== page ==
Atlantic cod populations respond differently to predators depending on what region of the Atlantic Ocean they occupy. Atlantic cod are susceptible to being consumed by large marine mammals (harp and harbor seals) and sharks. In the northwest Atlantic Ocean most of the large predatory fish have been removed and cod (and similar species) act as dominant predators in this region. In other parts of the Atlantic Ocean with large harp seal populations the number of Atlantic cod has been greatly reduced due to consumption by seals.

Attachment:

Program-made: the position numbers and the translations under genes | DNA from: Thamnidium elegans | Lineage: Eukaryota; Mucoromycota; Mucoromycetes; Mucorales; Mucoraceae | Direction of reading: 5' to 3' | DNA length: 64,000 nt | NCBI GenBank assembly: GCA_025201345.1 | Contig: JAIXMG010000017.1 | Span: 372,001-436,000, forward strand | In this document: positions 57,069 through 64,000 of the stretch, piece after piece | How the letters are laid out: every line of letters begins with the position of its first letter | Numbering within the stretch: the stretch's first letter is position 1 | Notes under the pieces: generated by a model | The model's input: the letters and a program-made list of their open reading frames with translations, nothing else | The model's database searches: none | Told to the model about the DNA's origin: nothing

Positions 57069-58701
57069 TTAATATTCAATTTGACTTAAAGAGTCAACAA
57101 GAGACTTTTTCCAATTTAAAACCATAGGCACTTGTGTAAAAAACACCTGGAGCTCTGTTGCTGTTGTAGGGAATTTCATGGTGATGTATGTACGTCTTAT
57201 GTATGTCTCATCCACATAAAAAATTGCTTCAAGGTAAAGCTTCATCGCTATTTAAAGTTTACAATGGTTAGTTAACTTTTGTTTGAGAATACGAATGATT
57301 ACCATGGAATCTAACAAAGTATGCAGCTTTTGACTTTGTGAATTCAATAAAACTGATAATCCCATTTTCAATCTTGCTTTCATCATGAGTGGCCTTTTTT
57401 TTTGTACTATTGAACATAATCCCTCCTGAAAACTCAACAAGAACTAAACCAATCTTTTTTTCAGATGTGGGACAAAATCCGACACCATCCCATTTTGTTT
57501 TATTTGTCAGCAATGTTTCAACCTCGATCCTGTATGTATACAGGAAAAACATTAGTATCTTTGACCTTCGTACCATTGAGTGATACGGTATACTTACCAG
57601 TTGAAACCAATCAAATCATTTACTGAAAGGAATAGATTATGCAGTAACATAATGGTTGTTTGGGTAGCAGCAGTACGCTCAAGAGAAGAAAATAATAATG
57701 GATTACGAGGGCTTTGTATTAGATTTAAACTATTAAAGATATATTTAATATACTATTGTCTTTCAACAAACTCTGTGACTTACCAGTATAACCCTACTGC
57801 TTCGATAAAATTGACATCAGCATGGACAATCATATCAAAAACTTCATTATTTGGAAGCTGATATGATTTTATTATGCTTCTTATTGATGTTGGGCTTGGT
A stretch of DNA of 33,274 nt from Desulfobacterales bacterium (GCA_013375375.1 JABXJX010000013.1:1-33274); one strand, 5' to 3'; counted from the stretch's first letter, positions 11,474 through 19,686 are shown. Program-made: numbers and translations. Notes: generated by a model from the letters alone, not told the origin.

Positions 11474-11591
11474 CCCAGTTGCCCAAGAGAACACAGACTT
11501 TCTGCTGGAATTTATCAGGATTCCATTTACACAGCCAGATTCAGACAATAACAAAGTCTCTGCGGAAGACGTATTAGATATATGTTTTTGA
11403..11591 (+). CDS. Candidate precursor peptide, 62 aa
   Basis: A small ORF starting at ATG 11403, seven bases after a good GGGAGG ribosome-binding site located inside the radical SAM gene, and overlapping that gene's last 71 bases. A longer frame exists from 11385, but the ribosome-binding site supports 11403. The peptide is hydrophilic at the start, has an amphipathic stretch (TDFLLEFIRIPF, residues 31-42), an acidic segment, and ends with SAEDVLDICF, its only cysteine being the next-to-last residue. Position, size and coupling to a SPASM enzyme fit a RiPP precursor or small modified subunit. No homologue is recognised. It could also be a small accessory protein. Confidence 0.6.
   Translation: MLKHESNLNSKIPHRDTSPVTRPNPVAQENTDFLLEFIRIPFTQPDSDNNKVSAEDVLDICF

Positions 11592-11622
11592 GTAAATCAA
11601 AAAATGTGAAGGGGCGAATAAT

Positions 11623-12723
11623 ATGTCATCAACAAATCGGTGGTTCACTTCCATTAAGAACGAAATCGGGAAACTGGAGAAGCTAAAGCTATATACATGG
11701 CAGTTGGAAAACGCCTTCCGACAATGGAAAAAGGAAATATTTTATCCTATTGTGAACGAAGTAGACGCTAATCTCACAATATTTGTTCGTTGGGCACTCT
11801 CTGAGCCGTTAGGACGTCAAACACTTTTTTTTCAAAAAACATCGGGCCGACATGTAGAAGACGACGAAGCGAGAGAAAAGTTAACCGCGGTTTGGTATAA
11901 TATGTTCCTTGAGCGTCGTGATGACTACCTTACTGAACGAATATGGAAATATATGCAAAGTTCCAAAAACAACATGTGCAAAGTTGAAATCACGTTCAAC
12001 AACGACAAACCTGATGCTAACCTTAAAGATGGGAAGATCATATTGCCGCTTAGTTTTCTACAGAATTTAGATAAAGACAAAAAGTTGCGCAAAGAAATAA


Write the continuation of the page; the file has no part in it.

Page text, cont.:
Cod larvae are vulnerable to smaller predators such as zooplankton. Juveniles are preyed on by species such as dogfish, squid, and halibut. Cannibalistic behavior becomes apparent as adult Atlantic cod readily consume juveniles. Although adult Atlantic cod have relatively few predators compared to their young, they still must be on the lookout for large marine animals. The greatest predatory threats to cod are those that lurk above the surface. Humans are responsible for drastically lowering Atlantic cod populations through well-developed fisheries. The economy of several regions is dependent upon these fisheries and the great demand for large numbers of Atlantic cod has resulted in overfishing and reduced cod stocks. ("Assessment and Update Report on Gadus Morhua (Atlantic Cod)", 2003; "Wikipedia: Encyclopedia", 2005; Riede, 2004)